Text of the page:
To show your company’s success

Job satisfaction is likely to be higher if employees feel that they are part of a company which has a high success rate and is doing well in the world of industry. Even if your company is struggling in some areas, it is very important to show that you are succeeding in others. Your employees will be more motivated to achieve the next goal for a successful company, and less likely to start looking for work elsewhere.


Celebrating small victories increases job satisfaction.


To break up the work

When focusing on a long-term project, the day-to-day tasks may be long and monotonous. It’s great for employees to get a break from that work and celebrate instead, even if it is only for a moment. This will help them to return to the tasks at hand with more motivation as well as give them a fresh perspective on their work. It’s a great way to infuse more productivity into what would otherwise be a normal day at work.


Taking a break may increase productivity.

16 Things High-Performing Organizations Do Differently

Football Play : Great Teams

What Great Teams Do Differently

Don Yaeger is an expert on what it takes to cultivate a champion mindset. He was associate editor of Sports Illustrated for over a decade; he has made guest appearances on every show from Oprah to Good Morning America, and he’s also authored more than two dozen books. Now a public speaker, he shares stories from the greatest winners of our generation.

So when his new book, Great Teams: 16 Things High Performing Organizations Do Differently, arrived on my desk, I couldn’t wait to read it.

I wasn’t disappointed. Don’s insight on high-performance is evident on every single page. I recently had the opportunity to talk with him about his research into what makes a team great.


“Great teams are connected to a greater purpose.” -Don Yaeger


Use Your Why to Motivate

Don, you’ve seen the inside of great teams in the sports and the business worlds. Your new book focuses on 16 characteristics of great teams. Let’s talk about a few of them.

 Your first point is that great teams understand their why. Purpose motivates both individuals and teams. How does the personal “why” interact with the team “why”? Do they ever conflict?

In the business world, a “why” is often misunderstood as a company mission statement or code of ethics—which couldn’t be further from the truth. Author and motivational speaker Simon Sinek has described a company’s corporate “why” as “always disconnected from the product, service, or the act you’re performing.” If an organization desires to become a Great Team in the business world, then it must understand how to utilize the “why” properly in order to galvanize support from its professional ranks. “When an organization lays out its cause, how it does so matters,” explained Sinek. “It’s not an argument to be made, but a context to be provided. An organization’s ‘why’ literally has to come first—before anything else.”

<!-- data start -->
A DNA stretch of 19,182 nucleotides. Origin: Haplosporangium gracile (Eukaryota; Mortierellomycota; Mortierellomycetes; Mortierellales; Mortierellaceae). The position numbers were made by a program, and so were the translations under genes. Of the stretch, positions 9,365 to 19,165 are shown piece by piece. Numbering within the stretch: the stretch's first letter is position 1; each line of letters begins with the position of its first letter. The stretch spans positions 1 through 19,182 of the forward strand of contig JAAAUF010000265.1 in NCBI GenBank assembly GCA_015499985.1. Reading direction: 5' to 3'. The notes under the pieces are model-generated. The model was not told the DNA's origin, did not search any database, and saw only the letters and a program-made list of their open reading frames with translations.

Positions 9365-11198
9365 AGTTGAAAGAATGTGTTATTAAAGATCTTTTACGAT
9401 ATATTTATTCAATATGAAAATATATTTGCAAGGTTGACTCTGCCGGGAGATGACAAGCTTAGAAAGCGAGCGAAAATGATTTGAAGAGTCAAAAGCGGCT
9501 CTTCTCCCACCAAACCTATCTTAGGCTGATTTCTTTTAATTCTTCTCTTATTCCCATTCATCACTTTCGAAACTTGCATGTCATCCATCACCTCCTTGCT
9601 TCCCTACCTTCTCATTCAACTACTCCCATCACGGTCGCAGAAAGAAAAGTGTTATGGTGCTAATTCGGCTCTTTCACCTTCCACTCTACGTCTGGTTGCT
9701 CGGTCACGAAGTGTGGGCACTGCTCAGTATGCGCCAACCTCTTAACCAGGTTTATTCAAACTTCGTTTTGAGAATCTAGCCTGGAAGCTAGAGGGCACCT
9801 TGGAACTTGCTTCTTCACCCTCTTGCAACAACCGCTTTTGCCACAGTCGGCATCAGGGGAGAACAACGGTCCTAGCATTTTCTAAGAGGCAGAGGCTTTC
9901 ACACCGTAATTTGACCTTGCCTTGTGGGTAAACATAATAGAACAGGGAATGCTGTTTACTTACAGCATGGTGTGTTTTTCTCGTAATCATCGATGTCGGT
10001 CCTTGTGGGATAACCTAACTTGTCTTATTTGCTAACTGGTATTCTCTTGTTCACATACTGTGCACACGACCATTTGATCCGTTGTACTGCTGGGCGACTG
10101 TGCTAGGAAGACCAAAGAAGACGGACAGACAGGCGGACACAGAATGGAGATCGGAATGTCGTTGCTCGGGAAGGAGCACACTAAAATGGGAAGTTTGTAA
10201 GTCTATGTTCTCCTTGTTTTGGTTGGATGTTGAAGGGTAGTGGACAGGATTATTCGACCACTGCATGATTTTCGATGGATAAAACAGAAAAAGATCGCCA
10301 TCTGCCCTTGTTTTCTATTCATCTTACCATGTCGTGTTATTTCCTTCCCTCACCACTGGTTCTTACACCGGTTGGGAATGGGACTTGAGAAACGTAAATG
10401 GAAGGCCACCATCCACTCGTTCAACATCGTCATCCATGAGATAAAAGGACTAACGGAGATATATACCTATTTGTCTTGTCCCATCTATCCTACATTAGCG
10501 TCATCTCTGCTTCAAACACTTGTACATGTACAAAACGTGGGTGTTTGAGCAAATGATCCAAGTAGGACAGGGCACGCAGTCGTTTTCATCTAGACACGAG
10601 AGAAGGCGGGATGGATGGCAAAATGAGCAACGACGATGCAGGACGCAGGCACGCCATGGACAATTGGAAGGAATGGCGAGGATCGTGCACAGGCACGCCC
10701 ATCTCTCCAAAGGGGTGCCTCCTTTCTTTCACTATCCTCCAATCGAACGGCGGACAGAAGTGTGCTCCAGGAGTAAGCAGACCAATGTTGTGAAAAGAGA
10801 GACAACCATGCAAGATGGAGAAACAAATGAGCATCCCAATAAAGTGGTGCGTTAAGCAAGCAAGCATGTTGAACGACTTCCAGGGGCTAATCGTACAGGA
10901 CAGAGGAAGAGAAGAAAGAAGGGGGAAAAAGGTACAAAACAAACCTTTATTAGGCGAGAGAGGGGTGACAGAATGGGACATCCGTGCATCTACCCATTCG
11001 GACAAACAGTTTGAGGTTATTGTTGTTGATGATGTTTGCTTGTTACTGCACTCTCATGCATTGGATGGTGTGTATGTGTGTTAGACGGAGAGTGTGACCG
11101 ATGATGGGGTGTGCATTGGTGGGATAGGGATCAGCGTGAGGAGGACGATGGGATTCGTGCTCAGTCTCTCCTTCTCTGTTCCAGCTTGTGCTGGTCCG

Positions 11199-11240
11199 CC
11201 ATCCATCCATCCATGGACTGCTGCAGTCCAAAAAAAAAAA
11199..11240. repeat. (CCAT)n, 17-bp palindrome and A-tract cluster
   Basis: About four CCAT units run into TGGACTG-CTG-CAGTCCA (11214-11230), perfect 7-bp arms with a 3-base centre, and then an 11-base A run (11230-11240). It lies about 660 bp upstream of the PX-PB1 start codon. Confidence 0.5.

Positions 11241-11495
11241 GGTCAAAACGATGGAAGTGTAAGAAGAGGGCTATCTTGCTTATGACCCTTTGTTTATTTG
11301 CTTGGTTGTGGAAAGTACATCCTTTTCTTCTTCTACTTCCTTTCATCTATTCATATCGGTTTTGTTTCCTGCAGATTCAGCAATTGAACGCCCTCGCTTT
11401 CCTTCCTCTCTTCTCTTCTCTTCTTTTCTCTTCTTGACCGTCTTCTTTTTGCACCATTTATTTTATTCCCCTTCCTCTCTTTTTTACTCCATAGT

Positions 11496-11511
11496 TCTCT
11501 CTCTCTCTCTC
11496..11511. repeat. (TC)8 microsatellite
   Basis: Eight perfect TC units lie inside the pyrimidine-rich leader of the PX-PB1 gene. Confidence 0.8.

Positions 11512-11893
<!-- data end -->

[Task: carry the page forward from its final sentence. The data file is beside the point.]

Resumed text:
“People don’t buy what you do, they buy why you do it.” -Simon Sinek



Companies that understand the purpose and philosophy behind the “why” are usually astute, high-performing organizations that tap directly into the pulse of those they benefit the most. When utilized correctly, this understanding can create a powerful sense of duty and purpose for business teams because the employees know exactly whom they are working for and to what end.


“Great teams build a deep bench at all levels of the organization.” -Don Yaeger


Let Culture Shape Recruiting

You talk about letting culture shape recruiting. In a large company, how do you make this a reality so that every single hiring manager is thinking about culture and not just reviewing a resume?

Purpose and leadership are essential to building a team culture. Once an organization determines its “why” and aligns its leadership style with the needs of its members, it is on the right path to becoming a Great Team. But culture building doesn’t stop there. A team must also recruit the right talent. If done well, recruiting will result in a highly competitive team that is consistently motivated to seek and claim success.

Great Teams recruit players who fit—who will thrive within the established team culture and add value to it. The talent of the employee or teammate is important, but fit trumps all. These organizations understand that Great Team culture establishes an environment conducive to success, but that success ultimately depends on the right kind of personnel.

In today’s marketplace, it is very easy to be wowed by decorated resumes. When the “ideal” candidate—the one with the outstanding CV—arrives, many leaders incorrectly believe that including that person will automatically better the team. A Great Team, however, understands that fit is more important than credentials. Someone who might be perfect for one environment—or might have been great while working for a competitor—will not be a guaranteed fit for another. That’s something hiring managers should keep in mind as they build their teams.